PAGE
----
Coop

Dog House to Automated Chicken Coop

I'm a Do It Yourself (DIY) fanatic, so of course I did the woodwork as well as the Arduino work.  The coop is an old doghouse I built with my friends Dan and Jeet in 2006 using some plans from a plywood company.  Another friend Rob started me on the conversion project after noting it would make a good coop.  And since my dogs weren't using the house in the mild SoCal weather the conversion was started.

The house got a new paint job, "chicken porch", ramp, and egg shaped windows.  I also raised the coop with some 4x4s because chickens feel safer with a high spot to roost.  Plus a raised coop provides shade underneath on hot days.  


And hopefully some protection from predators above.  I spotted this hawk about a month after we got the pullets.  I think he was sizing up Penny.


Take a closer look at the hawk's claws (zoomed in below)...  those claws look pretty sharp!  Take care of your young birds by providing some shelter such as a raised coop.  In my case I was fortunate to have girls wise enough to stay under the coop while this guy was around.  Without a place to go to hide I don't think this encounter would have ended well.


I knew I'd need a way to get into the coop to clean out chicken poop and work on stuff, so I hinged the roof.


I added nesting boxes on the right side, also with a hinged roof to easily collect eggs.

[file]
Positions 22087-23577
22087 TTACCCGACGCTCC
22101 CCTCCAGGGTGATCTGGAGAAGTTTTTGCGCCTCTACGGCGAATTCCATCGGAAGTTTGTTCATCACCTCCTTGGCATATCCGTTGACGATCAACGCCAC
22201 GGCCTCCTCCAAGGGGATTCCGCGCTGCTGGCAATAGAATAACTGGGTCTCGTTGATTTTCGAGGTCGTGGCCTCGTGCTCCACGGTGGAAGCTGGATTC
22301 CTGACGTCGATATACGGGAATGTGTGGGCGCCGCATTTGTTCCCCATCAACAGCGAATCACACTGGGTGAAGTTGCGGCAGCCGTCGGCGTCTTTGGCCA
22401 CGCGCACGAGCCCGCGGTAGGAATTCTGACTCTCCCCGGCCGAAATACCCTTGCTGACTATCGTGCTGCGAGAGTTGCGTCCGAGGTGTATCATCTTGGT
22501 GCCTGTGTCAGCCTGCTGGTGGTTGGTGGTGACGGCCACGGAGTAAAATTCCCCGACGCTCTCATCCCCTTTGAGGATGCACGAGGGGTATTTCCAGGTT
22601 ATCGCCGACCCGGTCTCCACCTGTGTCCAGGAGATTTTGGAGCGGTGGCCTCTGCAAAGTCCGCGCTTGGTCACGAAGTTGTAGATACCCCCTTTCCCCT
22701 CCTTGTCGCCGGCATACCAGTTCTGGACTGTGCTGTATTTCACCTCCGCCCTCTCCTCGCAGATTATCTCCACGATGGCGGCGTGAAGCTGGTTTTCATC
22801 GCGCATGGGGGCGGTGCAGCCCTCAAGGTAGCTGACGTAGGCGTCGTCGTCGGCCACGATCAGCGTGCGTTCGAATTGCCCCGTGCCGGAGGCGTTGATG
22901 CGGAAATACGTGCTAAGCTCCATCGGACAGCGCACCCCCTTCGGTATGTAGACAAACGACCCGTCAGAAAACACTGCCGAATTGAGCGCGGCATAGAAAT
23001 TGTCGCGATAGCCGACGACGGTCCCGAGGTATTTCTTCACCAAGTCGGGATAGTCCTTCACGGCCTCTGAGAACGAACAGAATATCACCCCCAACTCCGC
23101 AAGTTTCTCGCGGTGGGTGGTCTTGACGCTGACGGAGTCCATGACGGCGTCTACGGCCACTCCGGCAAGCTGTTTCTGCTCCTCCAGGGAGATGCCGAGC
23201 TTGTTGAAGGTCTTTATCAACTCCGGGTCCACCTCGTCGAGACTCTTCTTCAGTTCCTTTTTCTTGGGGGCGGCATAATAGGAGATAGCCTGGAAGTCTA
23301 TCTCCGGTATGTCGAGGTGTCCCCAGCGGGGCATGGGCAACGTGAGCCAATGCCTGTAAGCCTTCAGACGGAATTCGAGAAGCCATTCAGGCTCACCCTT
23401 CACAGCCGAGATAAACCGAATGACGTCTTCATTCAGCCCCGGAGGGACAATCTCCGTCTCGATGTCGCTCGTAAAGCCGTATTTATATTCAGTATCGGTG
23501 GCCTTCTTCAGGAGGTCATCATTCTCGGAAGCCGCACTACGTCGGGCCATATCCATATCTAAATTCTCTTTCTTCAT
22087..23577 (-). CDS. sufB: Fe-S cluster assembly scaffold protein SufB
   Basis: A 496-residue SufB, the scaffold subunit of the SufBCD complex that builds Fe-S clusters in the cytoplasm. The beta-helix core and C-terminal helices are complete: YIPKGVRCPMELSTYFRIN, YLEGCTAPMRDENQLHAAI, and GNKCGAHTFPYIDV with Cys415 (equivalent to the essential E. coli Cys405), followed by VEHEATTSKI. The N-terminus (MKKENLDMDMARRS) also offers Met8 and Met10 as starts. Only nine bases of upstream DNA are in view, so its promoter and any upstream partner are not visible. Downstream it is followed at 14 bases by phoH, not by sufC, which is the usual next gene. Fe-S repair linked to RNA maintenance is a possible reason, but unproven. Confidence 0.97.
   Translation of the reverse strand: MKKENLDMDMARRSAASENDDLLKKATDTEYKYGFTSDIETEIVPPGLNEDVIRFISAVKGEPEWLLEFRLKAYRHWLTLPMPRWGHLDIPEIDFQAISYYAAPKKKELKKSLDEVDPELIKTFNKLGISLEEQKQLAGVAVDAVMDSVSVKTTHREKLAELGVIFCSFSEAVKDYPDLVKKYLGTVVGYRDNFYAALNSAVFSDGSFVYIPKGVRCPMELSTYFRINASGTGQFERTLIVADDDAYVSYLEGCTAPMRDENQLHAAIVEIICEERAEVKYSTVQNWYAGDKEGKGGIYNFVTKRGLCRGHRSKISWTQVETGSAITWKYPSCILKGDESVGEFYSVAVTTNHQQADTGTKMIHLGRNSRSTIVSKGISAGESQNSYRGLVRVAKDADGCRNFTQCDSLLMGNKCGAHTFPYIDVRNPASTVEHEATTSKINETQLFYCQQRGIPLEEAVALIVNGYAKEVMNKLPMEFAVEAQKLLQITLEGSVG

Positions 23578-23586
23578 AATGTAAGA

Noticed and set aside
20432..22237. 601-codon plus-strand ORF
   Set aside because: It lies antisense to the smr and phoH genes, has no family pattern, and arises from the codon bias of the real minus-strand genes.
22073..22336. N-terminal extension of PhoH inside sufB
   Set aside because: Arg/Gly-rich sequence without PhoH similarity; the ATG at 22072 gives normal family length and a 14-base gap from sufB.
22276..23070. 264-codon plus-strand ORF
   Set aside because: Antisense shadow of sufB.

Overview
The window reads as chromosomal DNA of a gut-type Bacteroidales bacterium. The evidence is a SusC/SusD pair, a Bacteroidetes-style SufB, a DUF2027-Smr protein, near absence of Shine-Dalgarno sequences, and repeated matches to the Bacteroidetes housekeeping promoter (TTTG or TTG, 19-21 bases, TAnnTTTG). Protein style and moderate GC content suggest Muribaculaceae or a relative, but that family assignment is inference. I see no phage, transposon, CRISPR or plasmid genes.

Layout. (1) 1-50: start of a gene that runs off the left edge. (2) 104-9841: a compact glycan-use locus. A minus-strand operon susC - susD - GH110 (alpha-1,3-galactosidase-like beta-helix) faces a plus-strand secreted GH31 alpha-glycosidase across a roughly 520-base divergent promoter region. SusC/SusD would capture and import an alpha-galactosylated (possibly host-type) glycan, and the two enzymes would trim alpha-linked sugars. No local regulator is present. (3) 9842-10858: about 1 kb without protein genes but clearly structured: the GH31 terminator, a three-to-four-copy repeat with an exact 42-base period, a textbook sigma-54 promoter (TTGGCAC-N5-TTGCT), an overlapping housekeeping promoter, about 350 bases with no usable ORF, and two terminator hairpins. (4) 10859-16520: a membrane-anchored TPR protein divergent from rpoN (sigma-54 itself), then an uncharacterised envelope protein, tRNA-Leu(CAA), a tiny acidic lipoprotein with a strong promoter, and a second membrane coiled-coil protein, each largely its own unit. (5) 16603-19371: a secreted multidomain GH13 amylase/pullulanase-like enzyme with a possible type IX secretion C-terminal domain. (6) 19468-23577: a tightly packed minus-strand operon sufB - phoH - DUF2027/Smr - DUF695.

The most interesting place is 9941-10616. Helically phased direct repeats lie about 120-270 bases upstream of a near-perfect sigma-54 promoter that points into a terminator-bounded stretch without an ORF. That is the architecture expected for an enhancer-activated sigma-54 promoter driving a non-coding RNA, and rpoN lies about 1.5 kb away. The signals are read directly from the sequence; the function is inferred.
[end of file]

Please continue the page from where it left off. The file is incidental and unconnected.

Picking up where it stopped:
I cut round holes in the side of the house for access to the boxes.  This provides a cozy place for the chickens to nest and lay eggs.  I cut the boxes to fit large plastic bins so if I ever wanted to clean the boxes it would be very easy.


Inside the coop I put down a rubber sheet over the plywood floor to make cleaning up easy as well.  I throw some dry straw down after cleaning up.


On the left side is the automatic feeder.


On the back is a box, again with a hinged roof, for the Arduino project box and wiring.


The green power cord loops in on the side.  Make sure to always include a drip loop with any cords.  In other words make the wire go low before going to anything that is exposed so the water drips off at the low point.


There are a lot of wires in this box.  It's a mess, but all contained and dry.  Wires come in from holes in the coop.  The Arduino project box is suspended on a piece of wood inside the box.


Below you can see USB connector that plugs into my laptop when uploading the latest Arduino code to make adjustments to the operation of the coop.


7 comments:

  1. Congratulations for your project. Already know your youtube channel and I was amazed with the work of the aquarium. Now your chicken impressed me more. Want to know more details of the feeder. I'll see if I can get one too. I want to innovate by making one for my beehives. I live in Brazil, specifically in the state of Goias I'm playing with the arduino. If you want to see what I'm doing comes into my youtube channel: www.youtube.com.br/farmsidney

    ReplyDelete
  2. Cool. I liked your videos too, but can't understand Portuguese! Small world we live in. I just added a bunch of text to this blog last weekend so maybe that will help in your work to make a feeder for your beehives.

    ReplyDelete